The consequences of failed dreams movingly delineated—in this collection of four novellas by Israeli writer Katzir, now making her American debut. The protagonists are all Israeli young women, who narrate their tales of loss and despair in lyrical almost incantatory prose, fleshed out here and there with a bit of surrealism. In ``Schlaffstunde,'' a woman attending a family funeral sees a cousin, with whom in their childhood games she discovered sex and love one long-ago summer ``when the world was all gold and everything was possible and everything was about to happen.'' Their solemn but improvised ``play'' marriage and first night had been interrupted, and their grandmother's death shortly thereafter ended their summers together—but she has never forgotten their pledges of love, nor what she felt for him. The narrator of ``Fellini's Shoes'' is a young, kindhearted waitress who—dreaming of being discovered—is briefly caught up in the unrealistic ambitions of an aging director who claims to be wearing the shoes Fellini once gave him. Sitting in the recovery room of a hospital, where her mother is a patient, a daughter poignantly recalls (in ``Disneyel'') her childhood, which had been shaped by the visits of Michael, the handsome and ebullient businessman her mother had loved, and she had also adored. The last piece, ``Closing the Sea,'' is the restrained but very moving story, told with perfect pitch, of a lonely 30-ish schoolteacher who takes the day off to see an old childhood friend, and finds that even her modest expectations of pleasure are doomed. At times the women's voices and their plights blur—all have been disappointed in one way or another—but Katzir's distinctive prose and fresh ways of telling more than compensate. A notable debut.

Pub Date: May 15, 1992

ISBN: 0-15-118200-0

Page Count: 160

Publisher: Harcourt

Review Posted Online: May 20, 2010

Kirkus Reviews Issue: April 1, 1992

Did you like this book?

No Comments Yet


It's being called a novel, but it is more a hybrid: short-stories/essays/confessions about the Vietnam War—the subject that O'Brien reasonably comes back to with every book. Some of these stories/memoirs are very good in their starkness and factualness: the title piece, about what a foot soldier actually has on him (weights included) at any given time, lends a palpability that makes the emotional freight (fear, horror, guilt) correspond superbly. Maybe the most moving piece here is "On The Rainy River," about a draftee's ambivalence about going, and how he decided to go: "I would go to war—I would kill and maybe die—because I was embarrassed not to." But so much else is so structurally coy that real effects are muted and disadvantaged: O'Brien is writing a book more about earnestness than about war, and the peekaboos of this isn't really me but of course it truly is serve no true purpose. They make this an annoyingly arty book, hiding more than not behind Hemingwayesque time-signatures and puerile repetitions about war (and memory and everything else, for that matter) being hell and heaven both. A disappointment.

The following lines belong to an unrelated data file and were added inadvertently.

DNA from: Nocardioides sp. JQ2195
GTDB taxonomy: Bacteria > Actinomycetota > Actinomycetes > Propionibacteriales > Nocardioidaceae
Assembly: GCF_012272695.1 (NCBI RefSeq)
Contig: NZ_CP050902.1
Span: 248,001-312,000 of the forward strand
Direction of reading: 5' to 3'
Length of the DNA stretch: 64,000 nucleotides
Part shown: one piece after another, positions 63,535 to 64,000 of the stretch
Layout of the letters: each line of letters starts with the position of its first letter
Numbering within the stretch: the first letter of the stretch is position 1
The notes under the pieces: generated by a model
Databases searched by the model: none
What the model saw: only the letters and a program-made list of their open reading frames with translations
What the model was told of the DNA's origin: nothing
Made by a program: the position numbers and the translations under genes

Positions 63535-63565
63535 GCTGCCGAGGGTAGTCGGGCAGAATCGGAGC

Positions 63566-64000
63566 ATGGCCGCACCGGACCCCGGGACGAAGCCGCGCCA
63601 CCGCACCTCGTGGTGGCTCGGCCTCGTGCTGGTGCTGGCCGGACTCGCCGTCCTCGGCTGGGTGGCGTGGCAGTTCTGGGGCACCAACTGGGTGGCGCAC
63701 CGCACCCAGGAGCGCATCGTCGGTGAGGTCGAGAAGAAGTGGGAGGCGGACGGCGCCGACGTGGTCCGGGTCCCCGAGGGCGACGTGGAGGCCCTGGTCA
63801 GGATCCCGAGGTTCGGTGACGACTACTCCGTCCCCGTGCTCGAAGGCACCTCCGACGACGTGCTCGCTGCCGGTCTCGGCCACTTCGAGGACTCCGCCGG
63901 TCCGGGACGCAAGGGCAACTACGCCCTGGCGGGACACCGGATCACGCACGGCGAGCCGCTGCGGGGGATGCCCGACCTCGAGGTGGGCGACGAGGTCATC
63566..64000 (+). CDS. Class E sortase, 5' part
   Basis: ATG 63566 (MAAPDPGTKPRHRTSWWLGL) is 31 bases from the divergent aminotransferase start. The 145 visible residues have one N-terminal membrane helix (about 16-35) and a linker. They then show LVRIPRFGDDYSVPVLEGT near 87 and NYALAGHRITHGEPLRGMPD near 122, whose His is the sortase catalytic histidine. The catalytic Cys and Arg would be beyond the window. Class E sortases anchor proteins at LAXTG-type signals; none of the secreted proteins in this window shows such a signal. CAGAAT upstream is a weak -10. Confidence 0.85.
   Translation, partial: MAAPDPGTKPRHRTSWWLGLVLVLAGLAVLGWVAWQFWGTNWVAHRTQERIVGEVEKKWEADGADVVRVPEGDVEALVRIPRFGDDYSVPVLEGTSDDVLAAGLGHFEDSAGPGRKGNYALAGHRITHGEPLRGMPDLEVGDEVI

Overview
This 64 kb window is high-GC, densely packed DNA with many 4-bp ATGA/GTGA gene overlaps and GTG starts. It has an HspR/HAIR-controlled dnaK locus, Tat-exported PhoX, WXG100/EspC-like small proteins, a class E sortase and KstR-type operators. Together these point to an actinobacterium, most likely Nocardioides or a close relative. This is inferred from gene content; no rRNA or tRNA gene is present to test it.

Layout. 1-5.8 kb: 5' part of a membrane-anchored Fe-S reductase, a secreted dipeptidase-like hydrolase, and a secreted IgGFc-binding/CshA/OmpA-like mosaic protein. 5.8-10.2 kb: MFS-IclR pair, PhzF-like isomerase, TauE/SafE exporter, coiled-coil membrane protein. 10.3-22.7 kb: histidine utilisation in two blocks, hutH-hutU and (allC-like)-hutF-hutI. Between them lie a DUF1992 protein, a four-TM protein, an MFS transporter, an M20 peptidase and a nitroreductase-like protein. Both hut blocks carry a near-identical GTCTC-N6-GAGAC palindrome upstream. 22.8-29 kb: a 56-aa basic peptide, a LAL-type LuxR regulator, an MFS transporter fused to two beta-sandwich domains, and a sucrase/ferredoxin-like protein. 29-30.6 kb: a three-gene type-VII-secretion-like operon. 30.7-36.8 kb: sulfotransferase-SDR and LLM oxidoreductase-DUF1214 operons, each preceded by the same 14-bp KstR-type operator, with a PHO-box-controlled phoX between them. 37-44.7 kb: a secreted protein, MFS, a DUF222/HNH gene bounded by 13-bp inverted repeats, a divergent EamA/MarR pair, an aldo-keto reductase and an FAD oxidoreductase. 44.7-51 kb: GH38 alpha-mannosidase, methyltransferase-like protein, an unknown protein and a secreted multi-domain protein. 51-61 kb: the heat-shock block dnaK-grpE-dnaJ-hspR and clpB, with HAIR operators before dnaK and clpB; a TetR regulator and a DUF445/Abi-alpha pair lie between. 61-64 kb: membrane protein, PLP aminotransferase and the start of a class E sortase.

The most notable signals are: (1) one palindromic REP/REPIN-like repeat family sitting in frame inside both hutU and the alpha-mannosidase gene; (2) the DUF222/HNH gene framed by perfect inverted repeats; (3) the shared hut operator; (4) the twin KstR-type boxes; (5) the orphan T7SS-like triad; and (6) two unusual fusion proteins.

Pub Date: March 28, 1990

ISBN: 0618706410

Page Count: 256

Publisher: Houghton Mifflin

Review Posted Online: Oct. 2, 2011

Kirkus Reviews Issue: Feb. 15, 1990

Did you like this book?

No Comments Yet



What's most worthy in this hefty, three-part volume of still more Hemingway is that it contains (in its first section) all the stories that appeared together in the 1938 (and now out of print) The Fifth Column and the First Forty-Nine Stories. After this, however, the pieces themselves and the grounds for their inclusion become more shaky. The second section includes stories that have been previously published but that haven't appeared in collections—including two segments (from 1934 and 1936) that later found their way into To Have and Have Not (1937) and the "story-within-a-story" that appeared in the recent The garden of Eden. Part three—frequently of more interest for Flemingway-voyeurs than for its self-evident merits—consists of previously unpublished work, including a lengthy outtake ("The Strange Country") from Islands in the Stream (1970), and two poor-to-middling Michigan stories (actually pieces, again, from an unfinished novel). Moments of interest, but luckiest are those who still have their copies of The First Forty-Nine.

Pub Date: Dec. 2, 1987

ISBN: 0684843323

Page Count: 666

Publisher: Scribner

Review Posted Online: Oct. 7, 2011

Kirkus Reviews Issue: Nov. 15, 1987

Did you like this book?

No Comments Yet